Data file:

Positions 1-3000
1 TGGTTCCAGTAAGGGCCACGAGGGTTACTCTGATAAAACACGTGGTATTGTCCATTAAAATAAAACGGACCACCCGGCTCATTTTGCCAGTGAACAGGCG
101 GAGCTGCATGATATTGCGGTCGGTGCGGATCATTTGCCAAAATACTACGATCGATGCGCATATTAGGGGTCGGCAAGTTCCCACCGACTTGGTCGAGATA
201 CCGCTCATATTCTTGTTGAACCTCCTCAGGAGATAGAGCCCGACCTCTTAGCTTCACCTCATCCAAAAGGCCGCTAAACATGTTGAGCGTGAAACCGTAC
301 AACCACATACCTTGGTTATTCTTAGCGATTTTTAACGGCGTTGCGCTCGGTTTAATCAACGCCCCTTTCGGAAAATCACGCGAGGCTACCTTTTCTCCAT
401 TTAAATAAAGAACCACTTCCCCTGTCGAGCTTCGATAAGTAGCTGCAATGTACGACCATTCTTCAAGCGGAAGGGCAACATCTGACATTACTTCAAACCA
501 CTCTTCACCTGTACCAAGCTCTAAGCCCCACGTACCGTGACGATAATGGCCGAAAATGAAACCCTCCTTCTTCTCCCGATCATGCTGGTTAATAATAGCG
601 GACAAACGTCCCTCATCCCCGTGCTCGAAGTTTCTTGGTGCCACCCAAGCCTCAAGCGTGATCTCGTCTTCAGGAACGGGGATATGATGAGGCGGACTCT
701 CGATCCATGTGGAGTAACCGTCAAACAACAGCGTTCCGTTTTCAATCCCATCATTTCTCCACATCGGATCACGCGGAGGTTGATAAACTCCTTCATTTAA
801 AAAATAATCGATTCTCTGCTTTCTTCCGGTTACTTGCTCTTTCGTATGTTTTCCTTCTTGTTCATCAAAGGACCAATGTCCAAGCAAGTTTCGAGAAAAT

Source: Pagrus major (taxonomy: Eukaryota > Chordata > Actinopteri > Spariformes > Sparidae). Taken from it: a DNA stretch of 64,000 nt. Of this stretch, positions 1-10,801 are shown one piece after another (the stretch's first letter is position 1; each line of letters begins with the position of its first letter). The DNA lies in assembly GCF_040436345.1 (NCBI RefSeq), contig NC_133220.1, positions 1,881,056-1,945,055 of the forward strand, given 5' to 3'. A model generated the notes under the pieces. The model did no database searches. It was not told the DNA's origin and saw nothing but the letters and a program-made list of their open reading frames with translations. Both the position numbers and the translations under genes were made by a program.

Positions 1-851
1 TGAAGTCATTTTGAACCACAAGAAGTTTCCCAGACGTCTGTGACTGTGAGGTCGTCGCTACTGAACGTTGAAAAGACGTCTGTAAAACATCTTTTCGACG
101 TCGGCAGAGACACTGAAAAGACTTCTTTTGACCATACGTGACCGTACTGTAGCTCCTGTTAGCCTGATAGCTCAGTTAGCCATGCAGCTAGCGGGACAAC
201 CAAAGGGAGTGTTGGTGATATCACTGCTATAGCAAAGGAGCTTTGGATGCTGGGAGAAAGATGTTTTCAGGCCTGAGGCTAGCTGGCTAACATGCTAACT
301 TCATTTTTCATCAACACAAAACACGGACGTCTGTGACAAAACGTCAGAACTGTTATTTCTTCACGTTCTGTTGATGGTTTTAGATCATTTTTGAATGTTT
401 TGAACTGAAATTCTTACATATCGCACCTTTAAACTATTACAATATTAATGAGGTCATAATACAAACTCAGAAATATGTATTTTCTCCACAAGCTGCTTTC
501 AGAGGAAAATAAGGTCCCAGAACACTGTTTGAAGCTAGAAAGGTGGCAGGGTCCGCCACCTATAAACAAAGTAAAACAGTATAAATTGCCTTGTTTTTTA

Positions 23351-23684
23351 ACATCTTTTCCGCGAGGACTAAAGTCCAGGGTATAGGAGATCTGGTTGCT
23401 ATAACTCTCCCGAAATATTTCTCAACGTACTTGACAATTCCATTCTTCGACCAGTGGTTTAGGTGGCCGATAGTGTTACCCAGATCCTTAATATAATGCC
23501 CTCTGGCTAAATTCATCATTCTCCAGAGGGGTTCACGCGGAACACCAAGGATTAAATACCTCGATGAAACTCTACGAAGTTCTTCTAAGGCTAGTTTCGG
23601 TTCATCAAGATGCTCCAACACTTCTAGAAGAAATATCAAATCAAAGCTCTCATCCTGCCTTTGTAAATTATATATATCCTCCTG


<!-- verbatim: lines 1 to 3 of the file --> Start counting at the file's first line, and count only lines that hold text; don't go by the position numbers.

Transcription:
Positions 1-3000
1 TGGTTCCAGTAAGGGCCACGAGGGTTACTCTGATAAAACACGTGGTATTGTCCATTAAAATAAAACGGACCACCCGGCTCATTTTGCCAGTGAACAGGCG
101 GAGCTGCATGATATTGCGGTCGGTGCGGATCATTTGCCAAAATACTACGATCGATGCGCATATTAGGGGTCGGCAAGTTCCCACCGACTTGGTCGAGATA